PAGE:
Combatting the alt-med stereotype of oncologists anxious to administer toxic chemotherapy

It is an article of faith among believers in alternative cancer cures that conventional oncology consists mainly of a bunch of money-hungry surgeons and oncologists who want nothing more than to cut, poison, and burn patients with cancer and charge them enormous sums of money to do so for as long as they can until the poisonous chemotherapy finally kills them. It is an evil and malicious caricature, of course. People don’t endure four years of medical school, three to five years of residency, and three years of fellowship in order to be able to cut, poison, and burn without regard for whether it’s actually helping patients. If making money is what you want to do, there are strategies far less long and brutal to accomplish that end. Moreover, even physicians who are into the money perhaps more than they should be generally still went into medicine to help people and still do want to help people. One really has to wonder what sort of sick, twisted mind can imagine that so many other human beings would be so willing to intentionally harm people. Yes, there does exist the occasional evil doctor. (Dr. Farid Fata, who administered chemotherapy far longer than patients needed in order to defraud Medicare, comes to mind.)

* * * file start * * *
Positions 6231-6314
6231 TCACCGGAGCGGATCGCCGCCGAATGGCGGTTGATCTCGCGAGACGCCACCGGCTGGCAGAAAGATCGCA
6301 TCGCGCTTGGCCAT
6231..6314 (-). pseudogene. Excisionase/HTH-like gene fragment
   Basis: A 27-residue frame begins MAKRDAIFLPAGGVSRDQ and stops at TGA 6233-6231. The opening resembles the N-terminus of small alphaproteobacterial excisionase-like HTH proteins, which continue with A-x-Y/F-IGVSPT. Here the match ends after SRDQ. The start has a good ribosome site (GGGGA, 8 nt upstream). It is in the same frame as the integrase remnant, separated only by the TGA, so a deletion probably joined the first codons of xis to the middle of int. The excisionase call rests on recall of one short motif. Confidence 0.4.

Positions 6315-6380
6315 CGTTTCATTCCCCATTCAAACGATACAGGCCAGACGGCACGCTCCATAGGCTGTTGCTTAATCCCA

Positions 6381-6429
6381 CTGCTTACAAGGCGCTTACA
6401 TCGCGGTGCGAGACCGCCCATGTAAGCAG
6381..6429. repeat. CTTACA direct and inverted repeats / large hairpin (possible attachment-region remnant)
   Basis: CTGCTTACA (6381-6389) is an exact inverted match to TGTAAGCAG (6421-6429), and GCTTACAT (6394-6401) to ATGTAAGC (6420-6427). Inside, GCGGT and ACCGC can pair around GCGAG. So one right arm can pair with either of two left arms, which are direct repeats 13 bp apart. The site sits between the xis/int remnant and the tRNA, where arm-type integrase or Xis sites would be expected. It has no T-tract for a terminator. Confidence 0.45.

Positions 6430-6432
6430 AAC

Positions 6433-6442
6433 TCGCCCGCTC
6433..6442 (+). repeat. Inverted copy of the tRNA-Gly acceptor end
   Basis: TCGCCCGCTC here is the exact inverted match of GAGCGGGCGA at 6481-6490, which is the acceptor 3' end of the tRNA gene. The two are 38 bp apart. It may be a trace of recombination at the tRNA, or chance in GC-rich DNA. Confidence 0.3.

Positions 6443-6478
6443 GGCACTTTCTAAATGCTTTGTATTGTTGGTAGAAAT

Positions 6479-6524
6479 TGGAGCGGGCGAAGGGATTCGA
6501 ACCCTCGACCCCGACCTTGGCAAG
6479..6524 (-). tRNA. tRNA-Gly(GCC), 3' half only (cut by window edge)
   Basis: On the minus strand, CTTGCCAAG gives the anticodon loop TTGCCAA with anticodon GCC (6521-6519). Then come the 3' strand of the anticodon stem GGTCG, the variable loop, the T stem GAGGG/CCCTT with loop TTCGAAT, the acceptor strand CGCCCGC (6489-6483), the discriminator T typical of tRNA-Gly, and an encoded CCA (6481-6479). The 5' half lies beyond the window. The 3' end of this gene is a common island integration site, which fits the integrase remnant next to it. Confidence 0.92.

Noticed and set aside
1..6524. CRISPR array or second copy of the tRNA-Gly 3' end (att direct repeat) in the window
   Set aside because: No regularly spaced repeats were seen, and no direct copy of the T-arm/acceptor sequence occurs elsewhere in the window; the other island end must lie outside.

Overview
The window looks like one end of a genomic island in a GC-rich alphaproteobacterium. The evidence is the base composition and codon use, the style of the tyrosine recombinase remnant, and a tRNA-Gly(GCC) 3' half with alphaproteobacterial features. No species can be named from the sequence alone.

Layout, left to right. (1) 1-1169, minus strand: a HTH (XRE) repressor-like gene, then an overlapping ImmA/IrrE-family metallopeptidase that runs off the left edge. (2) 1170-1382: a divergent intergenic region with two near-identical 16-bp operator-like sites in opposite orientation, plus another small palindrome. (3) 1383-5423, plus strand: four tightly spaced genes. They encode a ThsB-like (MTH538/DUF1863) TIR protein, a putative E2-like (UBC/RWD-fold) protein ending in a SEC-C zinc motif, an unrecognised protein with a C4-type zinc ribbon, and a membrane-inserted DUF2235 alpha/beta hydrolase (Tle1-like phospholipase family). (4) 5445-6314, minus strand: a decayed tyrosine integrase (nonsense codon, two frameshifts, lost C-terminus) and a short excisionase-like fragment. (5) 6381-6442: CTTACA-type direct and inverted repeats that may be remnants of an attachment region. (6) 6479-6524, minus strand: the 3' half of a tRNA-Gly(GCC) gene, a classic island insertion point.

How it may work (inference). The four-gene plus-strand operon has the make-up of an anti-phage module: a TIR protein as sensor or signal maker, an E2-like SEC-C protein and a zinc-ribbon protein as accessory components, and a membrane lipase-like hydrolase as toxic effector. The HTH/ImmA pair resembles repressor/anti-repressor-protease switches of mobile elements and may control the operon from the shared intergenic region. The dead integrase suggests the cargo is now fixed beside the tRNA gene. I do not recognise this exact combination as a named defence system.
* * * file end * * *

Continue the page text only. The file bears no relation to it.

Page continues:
It is also an article of faith among these people who believe in alternative cancer cures that chemotherapy does not work. Well, they might concede that it saves 2% of patients with cancer based on an old, poorly analyzed study from Australia, in a gambit I like to refer to as the “2% gambit.” It’s BS, of course. Chemotherapy does work, and can in some cases works really well. They also routinely confuse adjuvant chemotherapy, which is chemotherapy administered after curative surgery for cancer to decrease the risk of cancer recurrence, with primary chemotherapy, which is when chemotherapy is used as a primary treatment for cancer. This leads to a great many alternative cancer cure testimonials in which the patient underwent surgery but refused adjuvant chemotherapy and now attributes his or her survival to “natural” or “alternative” cancer treatments. In fact it was the surgery that cured the cancer, and these patients were just lucky not to have had a recurrence. The testimonials of Suzanne Somers and Hollie Quinn are examples of this form of testimonial. So is the cancer cure testimonial of Chris Wark, of Chris Beat Cancer.